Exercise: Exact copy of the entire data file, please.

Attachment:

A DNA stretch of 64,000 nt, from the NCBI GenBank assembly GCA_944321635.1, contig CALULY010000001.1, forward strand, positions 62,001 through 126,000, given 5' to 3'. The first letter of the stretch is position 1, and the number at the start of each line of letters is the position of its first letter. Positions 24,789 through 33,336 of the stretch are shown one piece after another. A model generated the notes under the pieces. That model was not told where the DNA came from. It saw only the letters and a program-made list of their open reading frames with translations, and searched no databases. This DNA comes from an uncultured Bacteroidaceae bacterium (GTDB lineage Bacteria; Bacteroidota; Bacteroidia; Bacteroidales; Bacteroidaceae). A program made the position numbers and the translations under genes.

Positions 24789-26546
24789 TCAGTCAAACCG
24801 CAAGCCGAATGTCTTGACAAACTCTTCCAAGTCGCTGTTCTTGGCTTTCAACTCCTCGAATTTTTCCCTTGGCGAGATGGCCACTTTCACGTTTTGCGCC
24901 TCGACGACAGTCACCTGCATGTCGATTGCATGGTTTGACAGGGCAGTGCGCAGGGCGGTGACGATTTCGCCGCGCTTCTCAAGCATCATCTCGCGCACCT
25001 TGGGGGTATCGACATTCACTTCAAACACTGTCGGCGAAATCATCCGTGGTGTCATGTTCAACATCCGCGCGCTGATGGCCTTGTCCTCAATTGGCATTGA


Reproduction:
A DNA stretch of 64,000 nt, from the NCBI GenBank assembly GCA_944321635.1, contig CALULY010000001.1, forward strand, positions 62,001 through 126,000, given 5' to 3'. The first letter of the stretch is position 1, and the number at the start of each line of letters is the position of its first letter. Positions 24,789 through 33,336 of the stretch are shown one piece after another. A model generated the notes under the pieces. That model was not told where the DNA came from. It saw only the letters and a program-made list of their open reading frames with translations, and searched no databases. This DNA comes from an uncultured Bacteroidaceae bacterium (GTDB lineage Bacteria; Bacteroidota; Bacteroidia; Bacteroidales; Bacteroidaceae). A program made the position numbers and the translations under genes.

Positions 24789-26546
24789 TCAGTCAAACCG
24801 CAAGCCGAATGTCTTGACAAACTCTTCCAAGTCGCTGTTCTTGGCTTTCAACTCCTCGAATTTTTCCCTTGGCGAGATGGCCACTTTCACGTTTTGCGCC
24901 TCGACGACAGTCACCTGCATGTCGATTGCATGGTTTGACAGGGCAGTGCGCAGGGCGGTGACGATTTCGCCGCGCTTCTCAAGCATCATCTCGCGCACCT
25001 TGGGGGTATCGACATTCACTTCAAACACTGTCGGCGAAATCATCCGTGGTGTCATGTTCAACATCCGCGCGCTGATGGCCTTGTCCTCAATTGGCATTGA